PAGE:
Understanding EBLIP at an Organizational Level: An Initial Maturity Model
Objective - Existing research around evidence based practice in the LIS (library and information science) professional context over the past two decades has captured the experience of individual practitioners, rather than the organization as a whole. Current models of evidence based library and information practice (EBLIP) relate to, and apply predominantly to, individuals or specific scenarios. Yet despite a growing demand from institutional and library leaders for evidence to demonstrate why investments in libraries should continue, little is known about how an organization can enhance its maturity in evidence based practice. This paper addresses this gap by seeking to understand what an evidence based university library looks like and answering the questions: how does a university library leader know the library’s service and practice is evidence based? How can a university library measure and progress its maturity in evidence based practice?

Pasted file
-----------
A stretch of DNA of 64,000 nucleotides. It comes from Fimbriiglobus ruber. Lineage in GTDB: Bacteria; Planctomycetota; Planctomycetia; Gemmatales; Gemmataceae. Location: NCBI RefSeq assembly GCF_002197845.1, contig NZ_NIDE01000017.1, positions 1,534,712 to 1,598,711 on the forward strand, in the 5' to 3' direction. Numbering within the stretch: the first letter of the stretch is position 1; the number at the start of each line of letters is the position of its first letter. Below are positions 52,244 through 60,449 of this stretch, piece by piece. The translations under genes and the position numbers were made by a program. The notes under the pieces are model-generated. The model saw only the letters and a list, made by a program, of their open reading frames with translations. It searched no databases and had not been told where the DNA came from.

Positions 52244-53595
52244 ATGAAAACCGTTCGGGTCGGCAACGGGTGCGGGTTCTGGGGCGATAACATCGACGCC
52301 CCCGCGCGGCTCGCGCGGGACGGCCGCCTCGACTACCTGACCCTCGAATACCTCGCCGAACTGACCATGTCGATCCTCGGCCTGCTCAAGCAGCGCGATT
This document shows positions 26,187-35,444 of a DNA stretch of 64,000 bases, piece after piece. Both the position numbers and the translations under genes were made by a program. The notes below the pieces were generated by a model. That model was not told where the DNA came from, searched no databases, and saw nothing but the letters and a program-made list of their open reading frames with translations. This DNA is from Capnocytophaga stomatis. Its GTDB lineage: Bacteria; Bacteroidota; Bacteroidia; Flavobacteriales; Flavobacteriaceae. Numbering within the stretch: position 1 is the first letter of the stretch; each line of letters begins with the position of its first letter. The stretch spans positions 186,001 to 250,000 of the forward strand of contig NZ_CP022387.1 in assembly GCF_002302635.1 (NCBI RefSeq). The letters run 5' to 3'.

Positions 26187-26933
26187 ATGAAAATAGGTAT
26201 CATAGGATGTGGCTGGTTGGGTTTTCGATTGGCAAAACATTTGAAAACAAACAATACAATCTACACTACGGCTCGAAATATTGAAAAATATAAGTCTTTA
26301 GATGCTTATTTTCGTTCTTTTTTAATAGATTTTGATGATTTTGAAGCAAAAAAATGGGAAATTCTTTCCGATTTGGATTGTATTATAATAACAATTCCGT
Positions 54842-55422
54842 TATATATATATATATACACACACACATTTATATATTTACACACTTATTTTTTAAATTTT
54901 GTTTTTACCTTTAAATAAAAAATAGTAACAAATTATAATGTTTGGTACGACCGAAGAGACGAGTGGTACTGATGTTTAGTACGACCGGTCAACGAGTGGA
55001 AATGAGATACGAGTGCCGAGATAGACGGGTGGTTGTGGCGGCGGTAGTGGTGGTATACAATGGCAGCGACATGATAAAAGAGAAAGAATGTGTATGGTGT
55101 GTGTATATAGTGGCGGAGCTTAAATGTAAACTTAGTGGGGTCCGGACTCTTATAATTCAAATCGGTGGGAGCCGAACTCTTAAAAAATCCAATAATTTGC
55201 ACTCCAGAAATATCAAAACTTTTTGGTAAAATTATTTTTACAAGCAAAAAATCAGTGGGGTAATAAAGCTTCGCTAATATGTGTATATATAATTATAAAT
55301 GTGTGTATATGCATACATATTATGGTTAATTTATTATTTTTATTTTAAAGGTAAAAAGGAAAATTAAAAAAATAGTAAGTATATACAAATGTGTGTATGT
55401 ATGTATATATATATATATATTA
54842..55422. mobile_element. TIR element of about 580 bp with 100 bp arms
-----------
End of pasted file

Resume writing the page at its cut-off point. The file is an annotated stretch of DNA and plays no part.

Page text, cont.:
Methods - Sixteen semi-structured interviews were conducted with library professionals employed at Australian and New Zealand university libraries. Transcripts were analyzed using thematic analysis techniques. The interviews, combined with a literature review and environmental scan of evidence based practices in university libraries, informed the development of a draft capability maturity model as a framework for developing evidence based practice in university libraries.
Results - The model identifies and describes characteristics at five different levels of evidence based practice maturity from least mature (Ad hoc/Sporadic) to most mature (Transforming). Three dimensions of experience help to define the characteristics at each level of maturity and provide a framework to understand how a university library might develop its organizational capacity in evidence based library and information practice.
Conclusion - Library leaders and practitioners will benefit from the model as they seek to identify and build upon their evidence based practice maturity, enabling more robust decision-making, a deeper understanding of their clients and demonstration of value and impact to their stakeholders.
Copyright (c) 2020 Clare Thorpe, Alisa Howlett
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